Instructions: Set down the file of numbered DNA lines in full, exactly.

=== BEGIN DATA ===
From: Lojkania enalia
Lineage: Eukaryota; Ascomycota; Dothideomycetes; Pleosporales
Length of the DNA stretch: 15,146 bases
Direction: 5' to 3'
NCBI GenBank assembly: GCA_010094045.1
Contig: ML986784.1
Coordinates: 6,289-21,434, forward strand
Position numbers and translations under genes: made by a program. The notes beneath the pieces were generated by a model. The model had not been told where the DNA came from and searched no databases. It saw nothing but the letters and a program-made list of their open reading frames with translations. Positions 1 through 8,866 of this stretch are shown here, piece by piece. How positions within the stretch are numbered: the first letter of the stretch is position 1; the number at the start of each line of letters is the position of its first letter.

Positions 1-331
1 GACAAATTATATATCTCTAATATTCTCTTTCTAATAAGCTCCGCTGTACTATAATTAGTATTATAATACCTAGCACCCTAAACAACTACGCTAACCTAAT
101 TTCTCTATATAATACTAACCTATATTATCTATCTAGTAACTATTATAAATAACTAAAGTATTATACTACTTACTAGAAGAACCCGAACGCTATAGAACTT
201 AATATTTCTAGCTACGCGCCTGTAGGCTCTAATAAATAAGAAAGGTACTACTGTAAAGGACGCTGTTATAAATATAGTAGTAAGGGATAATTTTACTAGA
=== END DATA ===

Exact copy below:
From: Lojkania enalia
Lineage: Eukaryota; Ascomycota; Dothideomycetes; Pleosporales
Length of the DNA stretch: 15,146 bases
Direction: 5' to 3'
NCBI GenBank assembly: GCA_010094045.1
Contig: ML986784.1
Coordinates: 6,289-21,434, forward strand
Position numbers and translations under genes: made by a program. The notes beneath the pieces were generated by a model. The model had not been told where the DNA came from and searched no databases. It saw nothing but the letters and a program-made list of their open reading frames with translations. Positions 1 through 8,866 of this stretch are shown here, piece by piece. How positions within the stretch are numbered: the first letter of the stretch is position 1; the number at the start of each line of letters is the position of its first letter.

Positions 1-331
1 GACAAATTATATATCTCTAATATTCTCTTTCTAATAAGCTCCGCTGTACTATAATTAGTATTATAATACCTAGCACCCTAAACAACTACGCTAACCTAAT
101 TTCTCTATATAATACTAACCTATATTATCTATCTAGTAACTATTATAAATAACTAAAGTATTATACTACTTACTAGAAGAACCCGAACGCTATAGAACTT
201 AATATTTCTAGCTACGCGCCTGTAGGCTCTAATAAATAAGAAAGGTACTACTGTAAAGGACGCTGTTATAAATATAGTAGTAAGGGATAATTTTACTAGA